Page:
September 25, 2009 09:22
The life of Korean rhythmic gymnasts outside the stadium tends to be far from glamorous. There are only two mattresses specially designed for rhythmic gymnasts in the entire nation, and many gymnasts are from modest families and their parents struggle to mobilize the resources to support them.
Shin Soo-ji, the most conspicuous figure in Korean rhythmic gymnastics after finishing 12th in the individual all-around at the Beijing Olympics last year -- the best finish by any Korean rhythmic gymnast in history -- is no exception. Not many people know that the costume she wore in the hoop competition at the Olympics was a second-hand one. It had previously been worn by Irina Chaschina of the Russian national team at the Athens Olympics in 2004.
Shin and her mother bought the costume for 800 euro when they went to Russia for self-funded training in May 2007. Irina Viner, an influential figure in Russian rhythmic gymnastics who served as vice president at the Federation International of Gymnastics, recognized Shin's talent in training and offered to give her the costume at half the price of a new one.
Shin did not hesitate to get a second-handed costume, thinking that a beautifully designed outfit would help boost her score. She replaced the mark of a sponsor for the Russian team stitched on the left shoulder with a Korean flag, and produced the best result ever by a Korean rhythmic gymnast.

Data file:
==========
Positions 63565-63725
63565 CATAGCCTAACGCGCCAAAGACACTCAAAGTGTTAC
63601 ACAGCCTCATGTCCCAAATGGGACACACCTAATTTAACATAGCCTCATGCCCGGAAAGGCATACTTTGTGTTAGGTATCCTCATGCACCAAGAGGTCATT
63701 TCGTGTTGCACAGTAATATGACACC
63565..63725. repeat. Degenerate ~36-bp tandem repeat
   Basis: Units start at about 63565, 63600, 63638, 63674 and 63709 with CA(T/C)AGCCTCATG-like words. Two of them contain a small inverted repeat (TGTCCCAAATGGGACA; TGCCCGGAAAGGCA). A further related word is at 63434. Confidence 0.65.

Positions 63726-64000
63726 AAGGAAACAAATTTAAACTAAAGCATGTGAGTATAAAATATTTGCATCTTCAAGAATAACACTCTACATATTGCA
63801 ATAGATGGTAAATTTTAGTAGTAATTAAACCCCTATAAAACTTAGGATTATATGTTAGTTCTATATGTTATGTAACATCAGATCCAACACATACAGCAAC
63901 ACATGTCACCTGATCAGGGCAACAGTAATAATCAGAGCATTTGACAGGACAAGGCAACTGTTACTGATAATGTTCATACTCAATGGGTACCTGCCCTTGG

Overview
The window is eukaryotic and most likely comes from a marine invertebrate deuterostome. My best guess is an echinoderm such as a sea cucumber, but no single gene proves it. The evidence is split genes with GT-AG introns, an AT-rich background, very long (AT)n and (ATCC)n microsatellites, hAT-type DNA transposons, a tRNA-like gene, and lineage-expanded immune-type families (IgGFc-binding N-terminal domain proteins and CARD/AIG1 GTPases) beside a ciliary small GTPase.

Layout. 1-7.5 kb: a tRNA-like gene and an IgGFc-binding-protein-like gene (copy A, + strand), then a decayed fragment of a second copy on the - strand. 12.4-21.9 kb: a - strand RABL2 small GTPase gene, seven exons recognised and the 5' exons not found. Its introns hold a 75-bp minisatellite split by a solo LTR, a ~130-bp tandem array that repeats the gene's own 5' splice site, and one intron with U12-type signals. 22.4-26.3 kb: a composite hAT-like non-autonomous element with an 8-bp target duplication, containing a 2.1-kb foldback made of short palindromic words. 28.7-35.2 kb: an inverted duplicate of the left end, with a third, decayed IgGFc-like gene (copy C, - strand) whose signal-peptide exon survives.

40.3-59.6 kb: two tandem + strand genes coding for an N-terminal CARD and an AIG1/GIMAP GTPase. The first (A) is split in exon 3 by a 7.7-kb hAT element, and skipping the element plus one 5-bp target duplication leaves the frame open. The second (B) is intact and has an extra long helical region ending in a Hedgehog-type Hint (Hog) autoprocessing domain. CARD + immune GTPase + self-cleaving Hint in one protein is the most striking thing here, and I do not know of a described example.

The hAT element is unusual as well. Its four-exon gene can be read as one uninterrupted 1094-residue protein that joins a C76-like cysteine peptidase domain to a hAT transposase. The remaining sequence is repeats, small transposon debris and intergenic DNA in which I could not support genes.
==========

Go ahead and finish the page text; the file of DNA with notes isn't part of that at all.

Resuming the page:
Last year, Shin signed a management contract with Sema Sports Marketing, and a number of sponsorships since then have reduced the burden on her family. However, they are still struggling to make ends meet. Shin's father, an electrical technician at a U.S. Army base in Uijeongbu, Gyeonggi Province, said, "Since 2007, when she started short-term training in Russia, it has cost around W100 million (US$1=W1,194) a year to support Soo-ji and cover costs to participate in international competitions. I've got three overdrawn bank accounts."
Sema Sports Marketing president Lee Seung-Hwan said, "Rhythmic gymnastics in Korea is a big challenge in itself. There needs to be a favorable training environment if we want to see more talented and ambitious athletes."
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